Tuesday, April 27, 2010


A father had a little boy who he loved very much, but who had a poor temper and sometimes acted rashly. One day he gave his son some nails and told him that when he lost his temper to go hammer a nail into their fence. The first day that fence received 22 nails. As the boy learned to control his anger the number of nails hammered into the fence daily decreased. He discovered that it was easier to control his temper than to drive the nails. The day came when he didn't pound any nails at all. His father then told him to pull one out each day he held his temper. Weeks passed and finally the boy announced that all the nails were gone. The father said, "Well done! But, now take a look at the holes. That fence will never be the same. If you put a knife in a man and draw it out, it doesn't matter if you apologize. The wound remains."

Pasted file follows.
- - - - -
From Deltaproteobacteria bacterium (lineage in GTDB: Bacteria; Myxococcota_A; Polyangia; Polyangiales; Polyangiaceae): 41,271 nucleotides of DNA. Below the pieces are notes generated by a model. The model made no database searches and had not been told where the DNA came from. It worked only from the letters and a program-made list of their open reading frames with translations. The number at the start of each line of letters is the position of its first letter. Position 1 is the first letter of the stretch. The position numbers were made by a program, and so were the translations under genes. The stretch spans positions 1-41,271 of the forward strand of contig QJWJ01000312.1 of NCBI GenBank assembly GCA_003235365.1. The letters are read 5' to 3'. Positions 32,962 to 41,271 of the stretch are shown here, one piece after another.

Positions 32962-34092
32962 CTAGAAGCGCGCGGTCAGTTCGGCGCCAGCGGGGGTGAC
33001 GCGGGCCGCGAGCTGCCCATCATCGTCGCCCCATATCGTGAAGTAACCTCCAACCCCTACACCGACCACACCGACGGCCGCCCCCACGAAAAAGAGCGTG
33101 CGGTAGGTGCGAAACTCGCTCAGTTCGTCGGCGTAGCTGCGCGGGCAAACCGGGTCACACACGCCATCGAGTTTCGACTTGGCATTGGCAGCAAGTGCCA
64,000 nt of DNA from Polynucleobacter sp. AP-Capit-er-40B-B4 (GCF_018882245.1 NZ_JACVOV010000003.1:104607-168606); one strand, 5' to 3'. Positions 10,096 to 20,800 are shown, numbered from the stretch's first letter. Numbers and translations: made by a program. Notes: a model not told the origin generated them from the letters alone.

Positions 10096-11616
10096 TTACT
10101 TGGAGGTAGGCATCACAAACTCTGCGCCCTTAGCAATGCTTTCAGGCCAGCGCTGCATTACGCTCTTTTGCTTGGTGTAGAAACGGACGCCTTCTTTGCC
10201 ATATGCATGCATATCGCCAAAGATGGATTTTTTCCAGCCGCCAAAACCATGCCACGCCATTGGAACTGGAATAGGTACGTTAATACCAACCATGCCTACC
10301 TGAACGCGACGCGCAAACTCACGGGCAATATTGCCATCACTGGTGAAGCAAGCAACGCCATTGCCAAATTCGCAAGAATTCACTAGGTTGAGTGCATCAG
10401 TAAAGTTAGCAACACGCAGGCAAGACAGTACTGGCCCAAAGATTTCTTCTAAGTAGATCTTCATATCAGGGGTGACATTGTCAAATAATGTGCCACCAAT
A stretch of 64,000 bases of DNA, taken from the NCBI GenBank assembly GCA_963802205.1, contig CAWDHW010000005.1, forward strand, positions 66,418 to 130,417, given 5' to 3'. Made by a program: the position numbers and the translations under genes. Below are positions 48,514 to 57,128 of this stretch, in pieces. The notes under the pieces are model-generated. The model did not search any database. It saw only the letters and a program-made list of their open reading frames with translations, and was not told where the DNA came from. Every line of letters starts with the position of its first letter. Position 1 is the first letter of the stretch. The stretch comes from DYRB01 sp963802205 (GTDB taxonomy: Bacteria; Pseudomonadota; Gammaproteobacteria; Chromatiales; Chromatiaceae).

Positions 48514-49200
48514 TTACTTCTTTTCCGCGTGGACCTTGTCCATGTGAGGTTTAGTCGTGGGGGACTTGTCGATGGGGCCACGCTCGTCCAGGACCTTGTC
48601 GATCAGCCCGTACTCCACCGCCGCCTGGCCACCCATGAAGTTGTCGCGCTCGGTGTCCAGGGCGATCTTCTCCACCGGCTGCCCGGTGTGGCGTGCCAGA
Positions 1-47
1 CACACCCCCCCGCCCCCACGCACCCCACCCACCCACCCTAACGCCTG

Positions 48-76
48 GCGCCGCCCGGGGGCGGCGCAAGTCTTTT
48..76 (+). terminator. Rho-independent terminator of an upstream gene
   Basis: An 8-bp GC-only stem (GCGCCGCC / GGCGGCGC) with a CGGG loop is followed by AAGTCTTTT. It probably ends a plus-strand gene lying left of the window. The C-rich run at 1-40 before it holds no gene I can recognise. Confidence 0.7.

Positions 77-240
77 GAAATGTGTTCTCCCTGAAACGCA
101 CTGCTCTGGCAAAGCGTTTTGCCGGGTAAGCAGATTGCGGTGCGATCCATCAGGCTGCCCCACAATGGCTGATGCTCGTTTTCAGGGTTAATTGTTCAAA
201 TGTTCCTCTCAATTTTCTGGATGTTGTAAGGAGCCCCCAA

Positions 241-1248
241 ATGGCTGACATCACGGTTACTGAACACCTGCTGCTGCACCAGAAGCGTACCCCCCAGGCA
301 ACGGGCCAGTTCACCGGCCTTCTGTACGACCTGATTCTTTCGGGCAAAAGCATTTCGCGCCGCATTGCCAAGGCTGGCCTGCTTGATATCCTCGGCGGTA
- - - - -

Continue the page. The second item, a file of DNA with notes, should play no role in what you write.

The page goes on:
My note: At times I've been hurtful. Not thinking things through can cause this. Also fear. Sometimes it's occurred when I've tried to be funny at someone's expense. Other times it's happened when I actually wanted to help and was too direct. Please forgive me if I've ever left a hole.


  1. Thank you for this wonderfully moving story, Todd. It's a powerful way to illustrate a sad truth about human existence--we hurt people, often unintentionally, and sometimes the holes don't close. Much love to you, Callie

  2. That is a thoughtful post. I'm probably preaching to the choir here, but--Most definitely it's easier to say "sorry" than to change one's behavior. AND, it takes consistent and persistent demonstration of the change in us (even if we don't get credit very often) for our apologies to have any weight. That being said, recognition and willingness to change is a true beginning. --Gumby


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